Word of the Day : February 1, 2018


adjective pree-ter-NATCH-uh-rul


1 : existing outside of nature

2 : exceeding what is natural or regular : extraordinary

3 : inexplicable by ordinary means; especially : psychic

Did You Know?

Preternatural derives from the Latin phrase praeter naturam, which means "beyond nature." Medieval Latin scholars rendered the term as praeternaturalis, and that form inspired the modern English version. Unusual things are sometimes considered positive and sometimes negative, and throughout its history preternatural has been used to refer to both exceptionally good things and unnaturally evil ones. In its earliest documented uses in the 1500s, it tended to emphasize the strange, ominous, or foreboding, but by the 1700s, people were using it more benignly to refer to fascinating supernatural (or even heavenly) phenomena. Nowadays, people regularly use it to describe the remarkable abilities of exceptional humans.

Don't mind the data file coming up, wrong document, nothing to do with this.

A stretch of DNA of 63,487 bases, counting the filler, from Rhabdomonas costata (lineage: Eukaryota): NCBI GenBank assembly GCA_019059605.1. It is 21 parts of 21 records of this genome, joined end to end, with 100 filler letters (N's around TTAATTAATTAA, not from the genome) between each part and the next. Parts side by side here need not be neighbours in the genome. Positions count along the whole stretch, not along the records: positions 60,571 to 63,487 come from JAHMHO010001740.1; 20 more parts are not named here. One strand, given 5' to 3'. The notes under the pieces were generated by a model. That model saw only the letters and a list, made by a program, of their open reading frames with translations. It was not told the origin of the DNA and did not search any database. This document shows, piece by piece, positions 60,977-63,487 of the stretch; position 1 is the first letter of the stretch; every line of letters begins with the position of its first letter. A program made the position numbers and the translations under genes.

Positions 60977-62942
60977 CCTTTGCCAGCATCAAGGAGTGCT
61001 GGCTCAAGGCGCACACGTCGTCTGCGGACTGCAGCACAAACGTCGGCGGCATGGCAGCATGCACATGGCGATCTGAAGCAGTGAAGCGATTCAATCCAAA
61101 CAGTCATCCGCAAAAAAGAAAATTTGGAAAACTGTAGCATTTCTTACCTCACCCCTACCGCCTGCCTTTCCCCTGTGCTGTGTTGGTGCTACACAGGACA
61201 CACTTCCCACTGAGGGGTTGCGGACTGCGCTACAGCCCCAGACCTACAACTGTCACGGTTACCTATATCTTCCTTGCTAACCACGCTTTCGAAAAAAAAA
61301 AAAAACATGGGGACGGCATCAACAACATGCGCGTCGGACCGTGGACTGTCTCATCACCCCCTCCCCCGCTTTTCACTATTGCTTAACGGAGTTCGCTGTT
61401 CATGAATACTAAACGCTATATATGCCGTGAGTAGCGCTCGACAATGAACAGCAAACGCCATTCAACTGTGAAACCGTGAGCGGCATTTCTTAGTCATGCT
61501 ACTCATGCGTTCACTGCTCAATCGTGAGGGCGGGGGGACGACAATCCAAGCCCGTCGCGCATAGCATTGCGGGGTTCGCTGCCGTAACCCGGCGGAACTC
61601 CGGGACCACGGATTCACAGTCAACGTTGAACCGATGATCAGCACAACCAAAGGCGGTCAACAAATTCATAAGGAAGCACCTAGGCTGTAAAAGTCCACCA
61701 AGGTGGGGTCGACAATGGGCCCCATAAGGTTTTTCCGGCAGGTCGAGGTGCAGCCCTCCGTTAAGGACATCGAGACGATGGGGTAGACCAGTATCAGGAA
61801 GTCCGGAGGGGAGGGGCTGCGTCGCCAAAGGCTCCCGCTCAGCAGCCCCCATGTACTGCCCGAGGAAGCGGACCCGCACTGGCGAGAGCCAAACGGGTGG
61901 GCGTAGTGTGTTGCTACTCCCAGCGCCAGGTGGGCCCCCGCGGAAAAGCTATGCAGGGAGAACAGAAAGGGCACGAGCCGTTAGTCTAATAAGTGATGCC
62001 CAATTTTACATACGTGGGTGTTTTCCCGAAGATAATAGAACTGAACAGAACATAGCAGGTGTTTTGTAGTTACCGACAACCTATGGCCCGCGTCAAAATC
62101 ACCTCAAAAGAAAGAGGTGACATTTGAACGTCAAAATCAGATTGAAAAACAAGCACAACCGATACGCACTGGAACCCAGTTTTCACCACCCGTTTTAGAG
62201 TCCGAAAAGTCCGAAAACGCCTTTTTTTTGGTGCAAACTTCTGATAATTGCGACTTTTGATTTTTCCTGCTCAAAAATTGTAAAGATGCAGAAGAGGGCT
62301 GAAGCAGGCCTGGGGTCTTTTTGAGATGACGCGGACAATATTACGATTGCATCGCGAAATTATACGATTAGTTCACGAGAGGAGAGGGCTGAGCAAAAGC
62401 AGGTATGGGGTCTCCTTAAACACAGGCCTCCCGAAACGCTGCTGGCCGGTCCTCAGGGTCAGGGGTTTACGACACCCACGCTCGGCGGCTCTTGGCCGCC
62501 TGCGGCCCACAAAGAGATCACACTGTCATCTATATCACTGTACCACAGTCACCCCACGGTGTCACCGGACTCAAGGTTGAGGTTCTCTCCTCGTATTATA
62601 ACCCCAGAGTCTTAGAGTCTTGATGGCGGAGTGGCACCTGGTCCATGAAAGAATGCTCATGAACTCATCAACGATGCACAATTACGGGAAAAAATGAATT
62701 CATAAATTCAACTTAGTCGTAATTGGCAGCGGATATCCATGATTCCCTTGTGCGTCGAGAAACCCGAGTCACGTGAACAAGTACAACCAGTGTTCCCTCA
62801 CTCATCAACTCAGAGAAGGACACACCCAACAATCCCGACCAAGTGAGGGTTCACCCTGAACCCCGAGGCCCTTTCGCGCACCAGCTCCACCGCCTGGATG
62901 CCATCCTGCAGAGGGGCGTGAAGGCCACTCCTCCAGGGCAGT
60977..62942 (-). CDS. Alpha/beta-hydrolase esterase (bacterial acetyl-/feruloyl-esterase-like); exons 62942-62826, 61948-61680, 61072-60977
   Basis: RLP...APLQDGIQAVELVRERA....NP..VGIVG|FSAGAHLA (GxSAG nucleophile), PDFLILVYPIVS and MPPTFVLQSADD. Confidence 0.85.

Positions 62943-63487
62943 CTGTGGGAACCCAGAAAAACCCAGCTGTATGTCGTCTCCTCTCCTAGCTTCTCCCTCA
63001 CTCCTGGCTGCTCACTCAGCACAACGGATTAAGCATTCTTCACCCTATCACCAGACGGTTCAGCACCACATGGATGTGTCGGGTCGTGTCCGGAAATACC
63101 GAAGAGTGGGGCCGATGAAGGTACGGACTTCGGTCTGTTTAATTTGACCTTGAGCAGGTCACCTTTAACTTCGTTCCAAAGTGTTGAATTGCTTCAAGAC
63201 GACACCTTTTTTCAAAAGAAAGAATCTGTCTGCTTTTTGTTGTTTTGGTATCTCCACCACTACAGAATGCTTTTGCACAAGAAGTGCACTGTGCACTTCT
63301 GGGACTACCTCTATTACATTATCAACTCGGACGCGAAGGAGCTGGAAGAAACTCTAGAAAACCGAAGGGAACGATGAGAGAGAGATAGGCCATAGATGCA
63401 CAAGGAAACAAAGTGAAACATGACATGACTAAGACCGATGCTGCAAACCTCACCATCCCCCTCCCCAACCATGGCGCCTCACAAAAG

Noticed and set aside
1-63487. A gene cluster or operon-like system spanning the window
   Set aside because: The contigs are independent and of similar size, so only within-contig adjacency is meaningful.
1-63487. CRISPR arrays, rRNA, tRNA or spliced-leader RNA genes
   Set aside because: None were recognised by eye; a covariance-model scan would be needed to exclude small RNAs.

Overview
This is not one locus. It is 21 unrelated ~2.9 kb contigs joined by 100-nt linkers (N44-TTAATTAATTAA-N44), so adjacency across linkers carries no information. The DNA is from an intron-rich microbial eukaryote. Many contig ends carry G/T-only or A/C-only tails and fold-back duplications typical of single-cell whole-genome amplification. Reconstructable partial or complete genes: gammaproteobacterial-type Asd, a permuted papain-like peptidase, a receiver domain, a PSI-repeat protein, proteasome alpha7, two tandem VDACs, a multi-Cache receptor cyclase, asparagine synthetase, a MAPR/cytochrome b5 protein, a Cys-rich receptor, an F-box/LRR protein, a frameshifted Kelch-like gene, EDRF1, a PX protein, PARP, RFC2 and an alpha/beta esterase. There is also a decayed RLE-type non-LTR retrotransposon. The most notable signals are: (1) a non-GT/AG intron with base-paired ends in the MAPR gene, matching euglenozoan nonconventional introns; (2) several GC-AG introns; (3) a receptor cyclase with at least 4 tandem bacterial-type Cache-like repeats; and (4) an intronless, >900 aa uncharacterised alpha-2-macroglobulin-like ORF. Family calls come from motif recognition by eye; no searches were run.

"[Steven] Spielberg has ridden his preternatural talent to a career that has brought in nearly $10 billion at the box office, around $3 billion more than his nearest competitor. He's the ideal of a Hollywood director." — Ryan Bort, Newsweek, 29 Sept. 2017

"He has an almost preternatural emotional intelligence; when we meet for the second time I give him a hug, and he calls me out on it: 'What's up with that hug? That didn't have any feeling! Where's my hug?'" — Allison Samuels, Wired, February 2017

Name That Synonym

Unscramble the letters to create a synonym of preternatural: AHLNEUTYR.



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